On Gaudete Sunday (the third in Advent and one of only two days a year liturgical vestments and settings are rose-colored), Pope Francis opened the Holy Door at the Basilica of St. John Lateran in Rome. Around the world, other Catholic sites of significance did the same. In our home diocese, Camden, Glassboro, Atlantic City, Vineland and Cape May all have designated “Jubilee Churches.” I visited two others this week, Holy Name Cathedral in downtown Chicago, and the Basilica of the Sacred Heart on the campus of Notre Dame University in South Bend, Ind., where I spent a few days meeting with Father Dan Groody, the director of their Center for Latino Spirituality and Culture. Both had thrown wide their own Doors of Mercy at the pope’s request.
These Holy Doors will remain open until just before the closing of the liturgical Year of Mercy on the feast of Christ the King in November 2016.
The tradition of plenary indulgences associated with Holy Doors dates back to the 1300s when regular jubilee years were founded. The current one is outside the normal 25 year cycle of these events, and so is an extraordinary Holy Year. Pope John Paul II made clear in his writing that passing through a Holy Door in one of these marked occasions evokes the passage from sin to redemption that constitutes the central movement of every Christian life. If one fulfills certain spiritual works and is rightly disposed, the church teaches that this provides an opportunity to alleviate the temporal punishment that is due to forgiven sin in the afterlife in Purgatory. It also inspires the pilgrim church to emulate the mercy-ing (misericordiando) quality that it always sees in the Lord, whose Body and Bride the church always remains.
In the opening of the Holy Door, the pope made the following somewhat startling remarks in his homily: “This simple sign [of opening the Holy Doors] is an invitation to joy. It begins a time of great forgiveness. It is the Jubilee of Mercy. It is a time to rediscover the presence of God and his Fatherly tenderness. God does not love rigidity. He is Father. He is tenderness … [St. John the Baptist] invites us to act justly and to look after the needs of those in distress … Before the Holy Door we are called to cross, we are asked to be instruments of mercy, knowing that we will be judged on this … The joy of crossing through the Door of Mercy is accompanied by a commitment to welcome and witness to a love that goes beyond justice, a love that knows no boundaries. It is from this infinite love that we are responsible, in spite of our contradictions.”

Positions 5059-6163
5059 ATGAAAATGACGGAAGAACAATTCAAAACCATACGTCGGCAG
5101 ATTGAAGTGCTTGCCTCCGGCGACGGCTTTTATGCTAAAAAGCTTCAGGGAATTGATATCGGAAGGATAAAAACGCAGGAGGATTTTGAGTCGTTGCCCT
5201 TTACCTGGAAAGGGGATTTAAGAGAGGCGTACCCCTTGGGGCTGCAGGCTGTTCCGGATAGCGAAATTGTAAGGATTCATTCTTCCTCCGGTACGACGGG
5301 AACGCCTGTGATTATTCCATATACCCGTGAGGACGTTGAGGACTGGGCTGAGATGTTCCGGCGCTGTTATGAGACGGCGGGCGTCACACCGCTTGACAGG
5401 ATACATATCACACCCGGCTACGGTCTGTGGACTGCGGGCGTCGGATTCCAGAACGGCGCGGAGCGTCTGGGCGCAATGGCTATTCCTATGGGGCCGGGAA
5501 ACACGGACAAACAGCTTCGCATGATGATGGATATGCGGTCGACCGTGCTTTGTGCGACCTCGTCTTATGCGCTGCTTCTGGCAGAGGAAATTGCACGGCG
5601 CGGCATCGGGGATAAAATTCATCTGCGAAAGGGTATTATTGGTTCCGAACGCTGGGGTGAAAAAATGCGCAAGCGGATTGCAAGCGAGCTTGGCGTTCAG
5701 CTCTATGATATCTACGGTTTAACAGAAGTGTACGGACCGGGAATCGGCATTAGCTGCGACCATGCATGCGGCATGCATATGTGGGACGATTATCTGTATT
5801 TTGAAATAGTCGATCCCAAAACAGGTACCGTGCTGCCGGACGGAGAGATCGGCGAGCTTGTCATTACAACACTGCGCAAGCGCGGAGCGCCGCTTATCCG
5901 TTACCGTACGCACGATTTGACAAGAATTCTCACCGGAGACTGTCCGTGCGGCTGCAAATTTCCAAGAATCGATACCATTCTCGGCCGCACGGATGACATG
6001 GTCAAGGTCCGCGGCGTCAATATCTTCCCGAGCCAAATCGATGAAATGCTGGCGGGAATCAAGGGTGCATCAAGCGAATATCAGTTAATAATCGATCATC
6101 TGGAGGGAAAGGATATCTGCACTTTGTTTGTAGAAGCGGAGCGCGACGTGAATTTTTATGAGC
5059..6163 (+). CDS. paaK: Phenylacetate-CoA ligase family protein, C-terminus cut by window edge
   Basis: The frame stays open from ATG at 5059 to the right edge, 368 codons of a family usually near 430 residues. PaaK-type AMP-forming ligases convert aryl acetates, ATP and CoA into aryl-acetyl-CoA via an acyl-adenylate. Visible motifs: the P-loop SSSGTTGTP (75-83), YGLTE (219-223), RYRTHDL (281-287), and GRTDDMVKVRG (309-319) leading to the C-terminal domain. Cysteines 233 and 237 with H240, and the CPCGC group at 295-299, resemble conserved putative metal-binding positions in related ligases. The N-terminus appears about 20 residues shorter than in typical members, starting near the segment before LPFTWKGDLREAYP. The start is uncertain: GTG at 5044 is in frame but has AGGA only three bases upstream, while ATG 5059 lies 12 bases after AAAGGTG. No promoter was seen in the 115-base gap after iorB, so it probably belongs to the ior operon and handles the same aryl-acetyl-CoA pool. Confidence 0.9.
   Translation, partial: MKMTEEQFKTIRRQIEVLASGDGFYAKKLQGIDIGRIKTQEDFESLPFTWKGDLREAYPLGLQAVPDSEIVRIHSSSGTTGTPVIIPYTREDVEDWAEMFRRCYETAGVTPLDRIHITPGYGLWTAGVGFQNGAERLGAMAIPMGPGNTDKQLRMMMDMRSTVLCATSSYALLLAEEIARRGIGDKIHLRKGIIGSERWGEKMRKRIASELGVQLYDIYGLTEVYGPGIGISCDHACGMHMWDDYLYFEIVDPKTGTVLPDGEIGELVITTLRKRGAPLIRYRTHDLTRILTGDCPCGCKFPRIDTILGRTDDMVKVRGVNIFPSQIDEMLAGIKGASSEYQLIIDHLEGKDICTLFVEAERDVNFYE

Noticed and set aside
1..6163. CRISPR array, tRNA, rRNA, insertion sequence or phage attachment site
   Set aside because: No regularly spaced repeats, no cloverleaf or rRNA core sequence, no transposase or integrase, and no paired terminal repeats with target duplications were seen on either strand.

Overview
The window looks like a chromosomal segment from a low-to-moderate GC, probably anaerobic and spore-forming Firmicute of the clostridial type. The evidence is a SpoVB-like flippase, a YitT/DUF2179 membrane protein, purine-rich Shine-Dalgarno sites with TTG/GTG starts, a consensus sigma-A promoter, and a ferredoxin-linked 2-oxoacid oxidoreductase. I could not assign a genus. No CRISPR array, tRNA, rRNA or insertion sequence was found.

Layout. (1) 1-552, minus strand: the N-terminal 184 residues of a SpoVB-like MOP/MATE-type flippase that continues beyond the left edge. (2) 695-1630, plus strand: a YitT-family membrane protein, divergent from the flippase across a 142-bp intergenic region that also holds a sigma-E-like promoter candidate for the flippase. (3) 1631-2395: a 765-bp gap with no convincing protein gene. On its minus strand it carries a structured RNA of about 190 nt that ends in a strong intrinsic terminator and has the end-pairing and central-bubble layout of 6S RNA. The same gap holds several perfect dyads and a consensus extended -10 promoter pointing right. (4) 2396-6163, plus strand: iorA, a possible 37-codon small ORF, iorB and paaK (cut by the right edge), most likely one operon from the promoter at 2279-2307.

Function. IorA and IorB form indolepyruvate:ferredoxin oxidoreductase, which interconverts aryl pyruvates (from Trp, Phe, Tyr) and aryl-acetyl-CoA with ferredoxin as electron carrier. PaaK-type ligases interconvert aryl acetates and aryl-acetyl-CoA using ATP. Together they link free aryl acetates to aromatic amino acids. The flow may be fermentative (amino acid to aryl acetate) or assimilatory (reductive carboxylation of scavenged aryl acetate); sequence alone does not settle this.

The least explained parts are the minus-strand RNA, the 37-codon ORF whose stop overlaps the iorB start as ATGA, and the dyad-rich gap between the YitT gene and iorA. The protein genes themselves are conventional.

These are undoubtedly difficult times: politically, socially, economically. There is unrest in our city streets, our electoral landscape, our world and within our own hearts. Fear, hatred, intolerance and their resultant shadows obscure the human community and its common home, as well as our ability to celebrate with authenticity and exultation the crowning season of the year which both remembers and anticipates the coming of Christ in our midst.
The doors of our own interior “upper rooms” in so many instances remain barred, with quarreling sentiments (many the result of legitimate concerns, as were those of the disciples after the execution of their Master) roiling within. But when the Prince of Peace, he who once claimed alone to be the “door,” and the “gate” and the “way,” appeared within their bolted fortress of despair and uncertainty, he commanded and graced his followers to open the doors of their hearts to a world in need of Good News and saving love.
This year provides an opportunity for us to do the same. Let us take advantage of such a sacred moment pregnant with potential, hope, and life-giving nourishment, and to open ourselves to welcome the coming of the Light of the World through passageways, frontiers and perhaps even chinks in the spiritual and material walls we have erected, where we do not always recognize his Real Presence. “And the key to the House of David I will lay upon His shoulder. What he opens, no one will shut” (Is 22:22).
Collingswood native Michael M. Canaris, PhD, Loyola University Chicago.